Walking Landmines Lessen Anti-Terrorism Collateral Damage
CyLogic Aerospace's New Smart Bombs Reduce Military Concern About Unintended Casualties
CALGARY, Alberta, May 3, 2006 (PRIMEZONE) -- CyLogic Aerospace, the military arm of Cyberhand Technologies and a major military contractor, whose stock is publicly traded under the symbol CYHD.PK, has started developing a prototype of a walking landmine that can reduce collateral damage in anti-terrorism efforts. With Iraqi civilian deaths reportedly up to 38,600 (CNN) since the U.S.-led invasion in March 2003, serious concerns have arisen about collateral damage caused by current weapons and bombs in urban environments.
Both the U.S. Navy and the Air Force are looking at ways to limit casualties to civilians during attacks on terrorist targets in urban areas, thus presenting a challenge for military weapons systems developers. In fact, planned military strikes have been halted and smaller less lethal missiles have replaced larger bombs in an effort to reduce injuries or death to civilians in areas near "strike" zones against terrorists.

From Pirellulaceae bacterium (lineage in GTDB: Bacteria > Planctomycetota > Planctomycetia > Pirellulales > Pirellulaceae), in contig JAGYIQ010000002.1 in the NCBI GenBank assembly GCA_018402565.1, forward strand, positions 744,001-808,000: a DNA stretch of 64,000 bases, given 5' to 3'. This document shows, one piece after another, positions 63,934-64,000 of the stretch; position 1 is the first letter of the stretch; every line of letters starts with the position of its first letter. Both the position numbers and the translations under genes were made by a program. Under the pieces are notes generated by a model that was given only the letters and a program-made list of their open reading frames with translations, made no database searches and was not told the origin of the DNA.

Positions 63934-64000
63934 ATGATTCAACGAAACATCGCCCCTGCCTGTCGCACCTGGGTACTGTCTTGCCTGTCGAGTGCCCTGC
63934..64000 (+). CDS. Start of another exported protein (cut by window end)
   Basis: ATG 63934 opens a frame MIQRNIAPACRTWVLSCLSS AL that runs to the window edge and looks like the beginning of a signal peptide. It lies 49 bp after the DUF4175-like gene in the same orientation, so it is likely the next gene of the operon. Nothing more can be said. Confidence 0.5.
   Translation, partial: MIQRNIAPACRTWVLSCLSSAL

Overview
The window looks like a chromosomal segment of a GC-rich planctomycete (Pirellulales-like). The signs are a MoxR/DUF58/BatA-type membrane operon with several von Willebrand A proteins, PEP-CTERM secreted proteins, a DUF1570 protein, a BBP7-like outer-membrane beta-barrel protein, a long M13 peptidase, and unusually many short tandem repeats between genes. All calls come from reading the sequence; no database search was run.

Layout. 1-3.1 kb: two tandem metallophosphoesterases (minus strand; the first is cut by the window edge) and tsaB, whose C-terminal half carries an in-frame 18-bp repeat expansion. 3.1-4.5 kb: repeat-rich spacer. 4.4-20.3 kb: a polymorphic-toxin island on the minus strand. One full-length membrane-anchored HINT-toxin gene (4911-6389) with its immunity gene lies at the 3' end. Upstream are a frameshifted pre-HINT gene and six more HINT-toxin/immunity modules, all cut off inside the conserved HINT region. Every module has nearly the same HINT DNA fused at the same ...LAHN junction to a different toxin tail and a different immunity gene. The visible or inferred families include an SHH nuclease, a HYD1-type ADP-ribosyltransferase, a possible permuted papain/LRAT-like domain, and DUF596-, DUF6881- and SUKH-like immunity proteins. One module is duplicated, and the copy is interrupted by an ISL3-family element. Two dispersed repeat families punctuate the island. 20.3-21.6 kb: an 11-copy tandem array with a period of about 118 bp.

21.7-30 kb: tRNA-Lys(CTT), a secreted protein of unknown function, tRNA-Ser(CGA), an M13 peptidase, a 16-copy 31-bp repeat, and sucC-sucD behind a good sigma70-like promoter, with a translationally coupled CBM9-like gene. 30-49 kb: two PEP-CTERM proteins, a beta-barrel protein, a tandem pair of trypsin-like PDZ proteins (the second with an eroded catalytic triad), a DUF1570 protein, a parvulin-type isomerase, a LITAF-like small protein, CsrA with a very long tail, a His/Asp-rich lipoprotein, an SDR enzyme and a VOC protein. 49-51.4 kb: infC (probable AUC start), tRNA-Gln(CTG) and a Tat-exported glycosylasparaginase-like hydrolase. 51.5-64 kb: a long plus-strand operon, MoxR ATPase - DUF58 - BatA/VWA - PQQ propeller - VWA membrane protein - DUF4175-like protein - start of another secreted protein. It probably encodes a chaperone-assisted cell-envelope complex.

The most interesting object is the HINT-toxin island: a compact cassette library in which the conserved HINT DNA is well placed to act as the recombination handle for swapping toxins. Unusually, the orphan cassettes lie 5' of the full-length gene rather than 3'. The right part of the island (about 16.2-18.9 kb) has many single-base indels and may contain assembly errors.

The CyLogic Aerospace device can be programmed for specific targets; for example, it can selectively recognize and eliminate non-combatants like children and it would minimize carnage and despair caused by regular landmines. The company says that it is developing a mobile field controller that can coordinate up to 500 miniature "walking landmine" units in real-time hostile conditions.
In early April, one of the most respected newspapers in America noted that the U.S. Air Force had previously focused on constructing bigger military weapons and planes that could reach beyond the front lines and do real damage to an enemy's critical infrastructure. The article went on to say that the Air Force shifted its emphasis to weapons designed to limit damage, as the quick toppling of Saddam Hussein got bogged down by long struggle of battling the rebellion.
"Maybe the days of 'shock and awe' will soon see their end as the military revamps its strategy regarding weapons systems," said Michael Burke of CyLogic Aerospace. "With the help of companies such as ours it is possible to develop new landmine technology that minimizes collateral damage."
Von: 04.05.2006 http://www.primezone.com, Source: Cyberhand Technologies